The chef Chris Kiyuna, after a long stint at Mission Chinese Food, was sent to sharpen his culinary daredevil at Noma in Copenhagen. The result is food that is clearly off-the-beaten path, unique and for those looking for simple plates perhaps too complicated. But this is California and combing locally farmed and raised ingredients in internationally and multiculturally inspired combinations is the norm done tremendously well.

For dinner, the four-courses pre fixe menu at $59 per person is sadly quite inflexible as you can only substitute the dessert for a savory dish from the first group. You may need to pay extra for some plates such as the Eggplant that we ordered in place of the sweet course. From the start, some customers have been ranting against the high prices at the Perennial, yet, the magnifying reality of San Francisco with rents climbing annually to the new heights, the ladder has to be set high to meet their costs. Sustainability is not cheap, when despite saving through the lower energy bills, the new technology and locally sourced ingredients from low carbon farming inflate the budget.

I had to start with the Hydroponic lettuces. A large plate of wonderful quality greens arrived dolloped by creme fraiche and toasted sunflower seeds. The lettuces do not taste fishy or aquarium-like, do not worry. Next came Tomatoes with a nut-free creamy pesto on kernza toast. A juicy and basil fresh topping decorated with warm-hued flower petals accompanied the toasted and deeply satisfying kernza bread perfectly. Pecking on my husband’s Avocado puree with grilled avocado moons, geranium fragrance, crispy pork bacon strips & pepper crisps, that was rich but balanced, but not as impressive as the other plates. Much better was the substitute of the Eggplant puree with broiled eggplant & caper beans in green tomato oil sauce. Complex and rich serving that replaced the dessert without a remorse. Next came Summer Squash with marinated sunflower seeds, nice. Yet, my favorite was the tender, perfectly cooked Trout. We ordered the bread and butter of course, and we could not have had enough of such a wholesome womb of perennial sustenance. Overall, the often changing menu stood up to our Califonia standards.

Drinking smart, while remaining indulgent

Beverages are integral to indulgence as is our biological need for clean water. The most sustainable solution to the later is filtering the local tap water and serving it in reusable glass bottles or pouring at the guest request from pitchers. Increasingly, restaurants have been eschewing bottled imported water, while pushing for the hydration on tap. At Perennial, the beverage program goes beyond serving tap water since the bar, munching a shark’s bite into the restaurant’s interior, became equally important. The happy hours from 3-6pm replaced the lunch service, and the cocktail bar is slowly becoming an after-work scene. To the disappointment of the Perennial’s founders, the tech employees at the surrounding offices have free lunches so they tend to eat in, so drinks and dinner next door make more sense. There is so much on tap to sip on, but the wines puzzle the most many of the eco-conscious diners. The beverage director had decided, based on her direct experience with the wineries around the world, that many wines shipped by boat from Europe are more sustainably grown and made than the overwhelming majority of the local, drought-stricken California offerings. Still, California features on the sustainable wine list. The by the glass selection is not cheap as most exceed $10. A Sauvignon Blanc by Lieu Dit from Santa Barbara was too ripe growing in the warm climate, but a Riesling from Guimaro was crisp, while Wei Chi dry Semillon was more woody with a pleasant aromatic sweetness. Moving to reds with a bright Spanish Mencia and later a Pinot Noir by Johan in the Oregon’s Wilamette Valley, that was more on the new world fruity side, we were far from impressed by the selections. I must note, that being a highly demanding wine connoisseur makes by-the-glass offerings usually at least slightly disappointing. Next time BYO or order a nice bottle.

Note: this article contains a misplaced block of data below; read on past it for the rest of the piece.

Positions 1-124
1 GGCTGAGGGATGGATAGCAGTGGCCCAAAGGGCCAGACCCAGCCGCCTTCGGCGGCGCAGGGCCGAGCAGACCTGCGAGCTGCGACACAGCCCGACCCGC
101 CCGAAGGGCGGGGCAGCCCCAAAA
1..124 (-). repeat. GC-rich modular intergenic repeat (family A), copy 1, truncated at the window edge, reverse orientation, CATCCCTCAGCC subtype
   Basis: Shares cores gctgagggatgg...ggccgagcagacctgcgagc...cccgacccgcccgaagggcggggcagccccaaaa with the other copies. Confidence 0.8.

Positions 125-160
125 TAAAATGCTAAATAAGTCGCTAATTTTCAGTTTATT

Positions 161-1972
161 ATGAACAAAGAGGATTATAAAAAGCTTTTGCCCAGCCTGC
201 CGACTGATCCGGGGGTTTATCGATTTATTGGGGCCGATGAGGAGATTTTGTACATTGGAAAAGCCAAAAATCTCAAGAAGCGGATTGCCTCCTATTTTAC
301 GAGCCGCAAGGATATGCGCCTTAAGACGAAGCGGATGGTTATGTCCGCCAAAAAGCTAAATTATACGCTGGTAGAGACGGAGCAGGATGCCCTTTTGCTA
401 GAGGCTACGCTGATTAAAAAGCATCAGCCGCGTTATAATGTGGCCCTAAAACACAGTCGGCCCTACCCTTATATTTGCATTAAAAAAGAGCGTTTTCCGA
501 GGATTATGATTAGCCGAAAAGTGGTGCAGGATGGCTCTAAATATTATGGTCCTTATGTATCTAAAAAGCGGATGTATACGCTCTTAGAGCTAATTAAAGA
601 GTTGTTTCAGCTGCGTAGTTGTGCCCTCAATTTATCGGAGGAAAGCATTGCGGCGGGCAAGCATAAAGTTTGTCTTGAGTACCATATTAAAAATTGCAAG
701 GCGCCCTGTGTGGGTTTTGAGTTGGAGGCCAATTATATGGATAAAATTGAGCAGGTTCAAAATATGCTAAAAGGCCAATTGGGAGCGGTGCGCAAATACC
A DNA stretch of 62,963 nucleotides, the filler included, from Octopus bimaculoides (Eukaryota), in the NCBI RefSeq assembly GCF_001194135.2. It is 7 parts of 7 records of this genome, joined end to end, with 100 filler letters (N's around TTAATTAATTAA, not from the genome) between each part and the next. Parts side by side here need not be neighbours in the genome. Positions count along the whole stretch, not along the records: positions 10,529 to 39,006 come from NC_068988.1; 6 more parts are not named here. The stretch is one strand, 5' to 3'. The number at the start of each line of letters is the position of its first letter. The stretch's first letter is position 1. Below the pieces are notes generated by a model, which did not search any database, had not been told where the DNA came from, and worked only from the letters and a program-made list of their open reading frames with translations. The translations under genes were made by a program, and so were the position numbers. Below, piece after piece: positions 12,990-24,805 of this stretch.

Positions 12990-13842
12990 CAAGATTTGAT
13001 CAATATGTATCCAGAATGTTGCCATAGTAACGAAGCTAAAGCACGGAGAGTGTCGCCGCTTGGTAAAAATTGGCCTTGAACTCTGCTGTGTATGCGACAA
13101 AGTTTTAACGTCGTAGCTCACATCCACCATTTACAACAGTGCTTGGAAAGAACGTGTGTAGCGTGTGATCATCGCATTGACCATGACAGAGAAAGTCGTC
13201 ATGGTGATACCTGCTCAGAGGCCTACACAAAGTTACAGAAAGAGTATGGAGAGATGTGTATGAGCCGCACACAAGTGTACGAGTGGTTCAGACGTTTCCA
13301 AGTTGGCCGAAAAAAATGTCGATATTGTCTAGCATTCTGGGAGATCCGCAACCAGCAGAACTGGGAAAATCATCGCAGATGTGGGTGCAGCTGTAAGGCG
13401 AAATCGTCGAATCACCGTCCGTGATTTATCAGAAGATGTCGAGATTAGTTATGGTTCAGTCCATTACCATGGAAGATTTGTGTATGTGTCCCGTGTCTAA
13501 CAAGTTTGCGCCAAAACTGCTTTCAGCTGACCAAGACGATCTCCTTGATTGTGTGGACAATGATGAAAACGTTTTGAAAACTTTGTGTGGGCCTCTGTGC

With a deserved applause to Perennial, dining out sustainably is now easier for the residents and visitors of San Francisco. Similar projects await their permanent opening in London (Tiny Leaf), while others like Poco, the best sustainable restaurant in the UK for 2016, are already humbly serving superb local food driven by sustainability. Generally, in my opinion, if the food business wants to maintain its integrity through its pleasure-providing mission while delivering nutritionally dense plates, in the new millennium it must consider its carbon footprint, food waste and educate its customers on a responsible joy from the food they serve. The team behind Perennial deserves to be respected for progressing the future of dining highlighting cause in a country which is the second biggest polluter in the World. I will definitely go back, when in town.

Read more about the Perennial’s sustainable practices in the post by Andrew Dalton for San Francisco Eater.

Photos by: Radka Beach & Alanna Hale (where not watermarked).

59 Nith Street, San Francisco

+1 415 500 7788

Dinner 6-9pm (10pm Fri & Sat) and happy hours 3-6pm Mon-Sat. Closed on Sunday.